This mod makes a subtle but important change to how infantry survives combat. In most games, combat comes in “encounters” where two forces (sometimes platoon strength groups) will clash and chop each other up. Afterwards, there can be consolidation, but if an infantry squad is reduced to one or two soldiers, their value is significantly reduced. They’re not much use when players can’t expect them to take any more punishment, so they often need to be paired up with another squad if they’re tasked to guard a flank or probe the enemy line. This mod makes it so that, if the player chooses to make a short tactical withdrawal to a supply truck (or if one is parked nearby) the infantry units will heal and reinforce, as well as rearm, restoring their full value to the player. This makes it even more important to encircle and destroy enemy units before they can retreat, and makes retreating a damaged unit extra valuable. The change in gameplay creates a more cost-effective infantry unit and also creates a new mechanic to infantry gameplay– the “nexus” or rally point. I find most games with this mod turn into a fight for good places to hide supply trucks, since they can keep just a thin picket of infantry squads and AT guns in tip-top shape, against repeated attacks. Honestly, the more I play with this mod, the more I discover the emergent gameplay, and love every second.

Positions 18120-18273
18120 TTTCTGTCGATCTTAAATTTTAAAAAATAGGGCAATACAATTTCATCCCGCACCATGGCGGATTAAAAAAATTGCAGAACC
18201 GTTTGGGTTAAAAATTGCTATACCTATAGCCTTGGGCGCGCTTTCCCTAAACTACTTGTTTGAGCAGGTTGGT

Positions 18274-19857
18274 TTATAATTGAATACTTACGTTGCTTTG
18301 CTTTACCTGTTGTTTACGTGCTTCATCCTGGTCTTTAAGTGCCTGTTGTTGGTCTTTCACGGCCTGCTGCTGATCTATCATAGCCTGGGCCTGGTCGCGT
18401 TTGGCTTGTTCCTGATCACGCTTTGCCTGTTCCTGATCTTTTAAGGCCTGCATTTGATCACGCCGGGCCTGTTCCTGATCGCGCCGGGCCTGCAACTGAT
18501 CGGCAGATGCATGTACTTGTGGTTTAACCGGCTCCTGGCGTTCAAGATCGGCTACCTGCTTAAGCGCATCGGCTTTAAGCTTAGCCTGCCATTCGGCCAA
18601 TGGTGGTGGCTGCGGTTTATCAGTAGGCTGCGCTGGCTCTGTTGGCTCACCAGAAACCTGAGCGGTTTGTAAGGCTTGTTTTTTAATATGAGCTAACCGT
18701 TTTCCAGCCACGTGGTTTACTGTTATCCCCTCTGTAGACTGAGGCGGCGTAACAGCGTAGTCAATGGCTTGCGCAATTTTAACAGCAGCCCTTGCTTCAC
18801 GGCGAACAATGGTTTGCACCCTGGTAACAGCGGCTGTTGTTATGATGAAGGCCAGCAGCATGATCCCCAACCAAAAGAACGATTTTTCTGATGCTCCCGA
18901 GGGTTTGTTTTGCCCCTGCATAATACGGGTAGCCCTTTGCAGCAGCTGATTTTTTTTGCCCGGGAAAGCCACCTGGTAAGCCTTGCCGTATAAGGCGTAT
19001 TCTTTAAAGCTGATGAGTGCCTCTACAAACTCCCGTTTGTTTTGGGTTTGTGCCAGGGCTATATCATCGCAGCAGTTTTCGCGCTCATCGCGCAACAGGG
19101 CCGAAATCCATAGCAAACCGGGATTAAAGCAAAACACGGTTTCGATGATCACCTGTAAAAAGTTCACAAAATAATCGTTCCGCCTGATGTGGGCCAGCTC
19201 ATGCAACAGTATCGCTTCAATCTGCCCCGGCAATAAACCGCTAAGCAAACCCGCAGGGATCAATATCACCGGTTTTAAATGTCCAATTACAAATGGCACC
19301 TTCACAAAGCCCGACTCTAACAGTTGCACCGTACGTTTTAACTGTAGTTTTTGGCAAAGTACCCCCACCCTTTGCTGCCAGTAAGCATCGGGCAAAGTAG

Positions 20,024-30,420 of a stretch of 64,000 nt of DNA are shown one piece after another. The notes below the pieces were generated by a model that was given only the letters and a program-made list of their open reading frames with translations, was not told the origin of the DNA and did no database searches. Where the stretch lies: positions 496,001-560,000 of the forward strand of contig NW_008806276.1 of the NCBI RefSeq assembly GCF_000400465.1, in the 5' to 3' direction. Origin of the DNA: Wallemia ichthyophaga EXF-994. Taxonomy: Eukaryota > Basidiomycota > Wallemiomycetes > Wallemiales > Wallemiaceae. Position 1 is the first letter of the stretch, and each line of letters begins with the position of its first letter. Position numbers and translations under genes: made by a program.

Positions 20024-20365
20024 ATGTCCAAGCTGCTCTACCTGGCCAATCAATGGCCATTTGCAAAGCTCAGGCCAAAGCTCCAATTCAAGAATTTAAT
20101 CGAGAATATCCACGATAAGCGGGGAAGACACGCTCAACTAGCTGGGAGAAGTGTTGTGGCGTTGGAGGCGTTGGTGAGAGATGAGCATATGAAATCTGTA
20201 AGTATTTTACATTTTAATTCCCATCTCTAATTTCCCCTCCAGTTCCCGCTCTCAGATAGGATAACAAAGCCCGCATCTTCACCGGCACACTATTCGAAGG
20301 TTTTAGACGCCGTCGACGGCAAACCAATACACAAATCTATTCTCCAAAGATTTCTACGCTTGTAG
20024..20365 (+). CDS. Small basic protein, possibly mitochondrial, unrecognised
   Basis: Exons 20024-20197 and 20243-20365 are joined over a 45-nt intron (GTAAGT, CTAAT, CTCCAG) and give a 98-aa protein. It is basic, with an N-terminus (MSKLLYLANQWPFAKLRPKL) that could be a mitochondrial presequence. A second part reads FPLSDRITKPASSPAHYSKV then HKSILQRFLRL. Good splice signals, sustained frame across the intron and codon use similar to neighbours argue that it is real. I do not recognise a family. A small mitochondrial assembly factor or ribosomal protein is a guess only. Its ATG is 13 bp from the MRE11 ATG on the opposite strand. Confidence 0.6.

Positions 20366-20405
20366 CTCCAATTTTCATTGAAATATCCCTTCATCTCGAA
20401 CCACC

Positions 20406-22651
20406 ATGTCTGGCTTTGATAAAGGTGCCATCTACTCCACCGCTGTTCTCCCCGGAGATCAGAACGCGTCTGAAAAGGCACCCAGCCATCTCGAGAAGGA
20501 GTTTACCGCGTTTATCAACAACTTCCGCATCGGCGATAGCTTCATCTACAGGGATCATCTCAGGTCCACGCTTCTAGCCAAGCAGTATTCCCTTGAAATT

How much time did you spend to create your mod?
This is the funny one. It has literally taken me longer to answer this survey than to create the mod. I was just poking around in the files, exploring what could be done, when I noticed a folder with a name which implied the data would be stored inside. I wandered my way through the files, and noticed a French word, Ravitaillement. In my ignorance, it sounded like “revive.” I opened it up, just curious what it actually contained, when I noticed a line which said “health supply by second.” I thought “why is that zero?” and realized “hey! there must have been a feature in the game which the devs decided not to include. Let me turn it on and see what it does.” Sure enough, it did exactly what I hoped it did. The entire process took about five minutes.
Did you use our modding manual?
I sure did! It’s how I was able to create the mod so quickly, and published it within fifteen minutes of starting.
What would be your advice for new modders?
Get messy! So much of modding is reverse-engineering the work by the game devs, and the best way to learn how a piece of game code works is to break it. Nothing will let you know what that strange number does until your Stug III’s are firing napalm bombs from their MG34’s at 800 rounds a minute. The hard part is getting over your own fear of failure, and realizing you won’t create the big sexy total overhauls in an afternoon. Often times, though, it’s the little changes which are the most impactful.